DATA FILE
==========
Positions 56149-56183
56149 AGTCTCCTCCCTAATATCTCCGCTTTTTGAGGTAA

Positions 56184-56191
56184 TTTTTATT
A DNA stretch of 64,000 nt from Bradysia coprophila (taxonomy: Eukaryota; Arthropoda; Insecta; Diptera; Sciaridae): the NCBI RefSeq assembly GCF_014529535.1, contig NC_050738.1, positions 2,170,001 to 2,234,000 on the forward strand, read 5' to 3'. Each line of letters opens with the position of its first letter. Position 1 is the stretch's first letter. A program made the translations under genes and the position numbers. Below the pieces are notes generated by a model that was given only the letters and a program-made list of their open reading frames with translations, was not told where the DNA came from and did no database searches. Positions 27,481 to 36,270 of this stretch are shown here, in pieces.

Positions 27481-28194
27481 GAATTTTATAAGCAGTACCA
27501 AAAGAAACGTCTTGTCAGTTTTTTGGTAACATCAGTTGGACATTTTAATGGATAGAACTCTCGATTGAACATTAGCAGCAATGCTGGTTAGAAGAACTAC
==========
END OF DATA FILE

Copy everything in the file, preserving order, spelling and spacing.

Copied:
Positions 56149-56183
56149 AGTCTCCTCCCTAATATCTCCGCTTTTTGAGGTAA

Positions 56184-56191
56184 TTTTTATT
A DNA stretch of 64,000 nt from Bradysia coprophila (taxonomy: Eukaryota; Arthropoda; Insecta; Diptera; Sciaridae): the NCBI RefSeq assembly GCF_014529535.1, contig NC_050738.1, positions 2,170,001 to 2,234,000 on the forward strand, read 5' to 3'. Each line of letters opens with the position of its first letter. Position 1 is the stretch's first letter. A program made the translations under genes and the position numbers. Below the pieces are notes generated by a model that was given only the letters and a program-made list of their open reading frames with translations, was not told where the DNA came from and did no database searches. Positions 27,481 to 36,270 of this stretch are shown here, in pieces.

Positions 27481-28194
27481 GAATTTTATAAGCAGTACCA
27501 AAAGAAACGTCTTGTCAGTTTTTTGGTAACATCAGTTGGACATTTTAATGGATAGAACTCTCGATTGAACATTAGCAGCAATGCTGGTTAGAAGAACTAC